These trends can also be different depending on geographical location or season. This data is essential when you want to create relevant and up-to-date content. Use Google Trends to make sure your keywords aren’t too rare.

High keyword difficulty level

So, you’ve already chosen relevant trending keywords. Isn’t it a ticket to success? To be honest, you’re not even midway to it. The next factor to consider is how difficult it’ll be to rank for your keywords in the top 10.

If you’re entering a popular niche, there are big brands already ranking on the first page in search results. As you’re just at the start, you’ve got other important things to worry about. Begin with selecting those keywords with a level of competition not higher than 50. Not considering this parameter you may be struggling for top rankings for years and not seeing improvements.

Unfortunately, it’s impossible to estimate this data by yourself. There are SEO tools such as Moz and Serpstat which provide you with keyword difficulty level. Enter a keyword you want to check and pay attention to Difficulty rate.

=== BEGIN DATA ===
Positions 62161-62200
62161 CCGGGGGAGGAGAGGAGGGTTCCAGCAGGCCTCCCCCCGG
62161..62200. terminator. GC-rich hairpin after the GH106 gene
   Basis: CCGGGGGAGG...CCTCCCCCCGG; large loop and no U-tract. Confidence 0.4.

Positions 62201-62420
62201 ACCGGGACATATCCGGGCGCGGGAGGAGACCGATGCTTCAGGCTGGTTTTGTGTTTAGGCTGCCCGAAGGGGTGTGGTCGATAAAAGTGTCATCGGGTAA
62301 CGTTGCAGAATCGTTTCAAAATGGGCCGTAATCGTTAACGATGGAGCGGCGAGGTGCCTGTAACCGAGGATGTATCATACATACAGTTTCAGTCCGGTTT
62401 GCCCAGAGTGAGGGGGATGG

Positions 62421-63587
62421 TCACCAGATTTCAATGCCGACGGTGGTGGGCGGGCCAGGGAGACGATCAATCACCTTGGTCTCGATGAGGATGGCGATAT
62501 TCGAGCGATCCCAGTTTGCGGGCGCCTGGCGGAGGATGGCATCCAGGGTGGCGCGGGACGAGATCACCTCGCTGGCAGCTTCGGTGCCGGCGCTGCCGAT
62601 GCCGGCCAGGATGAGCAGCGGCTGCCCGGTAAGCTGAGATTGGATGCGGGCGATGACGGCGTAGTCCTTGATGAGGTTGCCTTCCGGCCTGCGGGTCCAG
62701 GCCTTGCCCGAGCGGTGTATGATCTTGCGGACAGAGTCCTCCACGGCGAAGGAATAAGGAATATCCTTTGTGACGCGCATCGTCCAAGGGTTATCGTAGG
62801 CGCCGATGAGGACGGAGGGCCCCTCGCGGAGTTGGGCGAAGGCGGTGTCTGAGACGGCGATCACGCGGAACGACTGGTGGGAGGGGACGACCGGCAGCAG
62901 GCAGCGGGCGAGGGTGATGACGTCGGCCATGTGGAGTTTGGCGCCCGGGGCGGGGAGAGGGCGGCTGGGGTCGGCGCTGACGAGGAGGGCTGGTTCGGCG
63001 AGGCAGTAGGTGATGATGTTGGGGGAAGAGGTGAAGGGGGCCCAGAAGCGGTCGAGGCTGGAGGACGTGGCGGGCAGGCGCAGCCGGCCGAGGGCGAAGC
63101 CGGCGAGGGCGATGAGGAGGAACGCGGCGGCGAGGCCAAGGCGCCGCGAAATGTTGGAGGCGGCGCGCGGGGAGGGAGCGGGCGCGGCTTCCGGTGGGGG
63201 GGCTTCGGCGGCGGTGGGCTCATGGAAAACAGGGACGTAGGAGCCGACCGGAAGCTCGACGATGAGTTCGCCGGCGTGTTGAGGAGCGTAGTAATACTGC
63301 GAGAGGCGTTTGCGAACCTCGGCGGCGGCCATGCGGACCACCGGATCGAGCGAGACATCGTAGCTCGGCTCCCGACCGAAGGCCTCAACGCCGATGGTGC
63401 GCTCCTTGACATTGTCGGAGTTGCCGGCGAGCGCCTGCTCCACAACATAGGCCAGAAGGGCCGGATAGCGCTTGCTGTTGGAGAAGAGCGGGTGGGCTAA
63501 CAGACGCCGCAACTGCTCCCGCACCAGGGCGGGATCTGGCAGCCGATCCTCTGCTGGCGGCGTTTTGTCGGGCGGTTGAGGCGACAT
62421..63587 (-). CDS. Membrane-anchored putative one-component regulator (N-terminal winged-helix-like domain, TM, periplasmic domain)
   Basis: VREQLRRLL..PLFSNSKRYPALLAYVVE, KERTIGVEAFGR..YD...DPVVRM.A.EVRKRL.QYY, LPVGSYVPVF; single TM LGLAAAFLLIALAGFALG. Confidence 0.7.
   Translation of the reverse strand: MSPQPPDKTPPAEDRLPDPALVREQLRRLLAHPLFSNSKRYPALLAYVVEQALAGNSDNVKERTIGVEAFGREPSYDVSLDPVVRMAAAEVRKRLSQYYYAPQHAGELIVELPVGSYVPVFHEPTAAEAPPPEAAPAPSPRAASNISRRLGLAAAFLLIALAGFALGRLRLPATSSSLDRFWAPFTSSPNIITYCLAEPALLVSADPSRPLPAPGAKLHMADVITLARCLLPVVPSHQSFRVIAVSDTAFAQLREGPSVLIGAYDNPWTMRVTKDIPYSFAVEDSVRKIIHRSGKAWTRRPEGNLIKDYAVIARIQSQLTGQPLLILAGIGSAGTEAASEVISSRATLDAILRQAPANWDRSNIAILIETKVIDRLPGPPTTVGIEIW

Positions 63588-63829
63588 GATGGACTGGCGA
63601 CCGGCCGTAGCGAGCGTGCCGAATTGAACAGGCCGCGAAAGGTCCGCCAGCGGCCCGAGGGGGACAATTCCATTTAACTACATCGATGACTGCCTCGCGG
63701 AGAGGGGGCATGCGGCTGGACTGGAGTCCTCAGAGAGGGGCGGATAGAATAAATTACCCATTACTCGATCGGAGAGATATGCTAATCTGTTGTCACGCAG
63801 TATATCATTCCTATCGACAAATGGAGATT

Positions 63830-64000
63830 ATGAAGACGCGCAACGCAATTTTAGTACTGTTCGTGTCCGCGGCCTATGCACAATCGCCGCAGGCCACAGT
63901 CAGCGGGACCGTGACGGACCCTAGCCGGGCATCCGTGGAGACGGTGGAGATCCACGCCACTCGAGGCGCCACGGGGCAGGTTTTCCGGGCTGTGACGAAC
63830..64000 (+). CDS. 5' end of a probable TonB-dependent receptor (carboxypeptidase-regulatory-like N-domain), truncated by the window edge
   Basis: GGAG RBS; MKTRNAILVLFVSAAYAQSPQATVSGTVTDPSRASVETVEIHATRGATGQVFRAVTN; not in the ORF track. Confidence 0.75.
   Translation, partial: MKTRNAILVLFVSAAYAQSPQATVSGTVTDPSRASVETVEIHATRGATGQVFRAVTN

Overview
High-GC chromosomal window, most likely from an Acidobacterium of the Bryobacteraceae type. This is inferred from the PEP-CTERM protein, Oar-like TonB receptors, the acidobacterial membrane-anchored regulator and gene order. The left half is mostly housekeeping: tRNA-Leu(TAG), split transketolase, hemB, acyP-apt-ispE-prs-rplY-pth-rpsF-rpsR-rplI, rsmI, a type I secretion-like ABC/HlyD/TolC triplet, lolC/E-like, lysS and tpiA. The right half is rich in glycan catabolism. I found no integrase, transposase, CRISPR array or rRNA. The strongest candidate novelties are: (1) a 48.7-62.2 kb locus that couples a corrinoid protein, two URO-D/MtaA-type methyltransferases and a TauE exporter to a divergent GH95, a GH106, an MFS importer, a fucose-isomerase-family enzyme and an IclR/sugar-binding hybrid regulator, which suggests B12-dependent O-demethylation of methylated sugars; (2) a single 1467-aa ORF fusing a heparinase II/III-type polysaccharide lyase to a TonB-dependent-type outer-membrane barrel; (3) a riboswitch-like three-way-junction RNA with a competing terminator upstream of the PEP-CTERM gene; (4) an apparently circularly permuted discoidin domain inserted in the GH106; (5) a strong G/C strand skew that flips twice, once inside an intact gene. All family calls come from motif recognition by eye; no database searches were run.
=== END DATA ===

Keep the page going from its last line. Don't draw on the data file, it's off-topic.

Omitting long tail keywords

The importance of long tail keywords is sometimes underestimated. Website owners omit them and prefer general words because they usually have a higher search volume. But if you compare these types of search questions, you’ll see general keywords have some significant disadvantages:

  • High level of competition. A word like “shoes” returns way more results than “women black Nike shoes.” The shorter the phrase is, the more websites match it.
  • Less conversion. Various businesses may use similar head words even if they set different goals. If I sell cars and my friend creates car reviews on his blog, our common head phrase will be “ford fiesta.” What’s the use of a visitor who hopes to read an interesting article but accidentally comes to your car store?
  • Worse behavioral factors. Short keywords attract more visitors because they’re very broad in meaning. But people who found your website for general words may not be interested in specific information, product, or service. As a result, they’ll leave the site quickly. It increases your bounce rate and decreases your search ranking.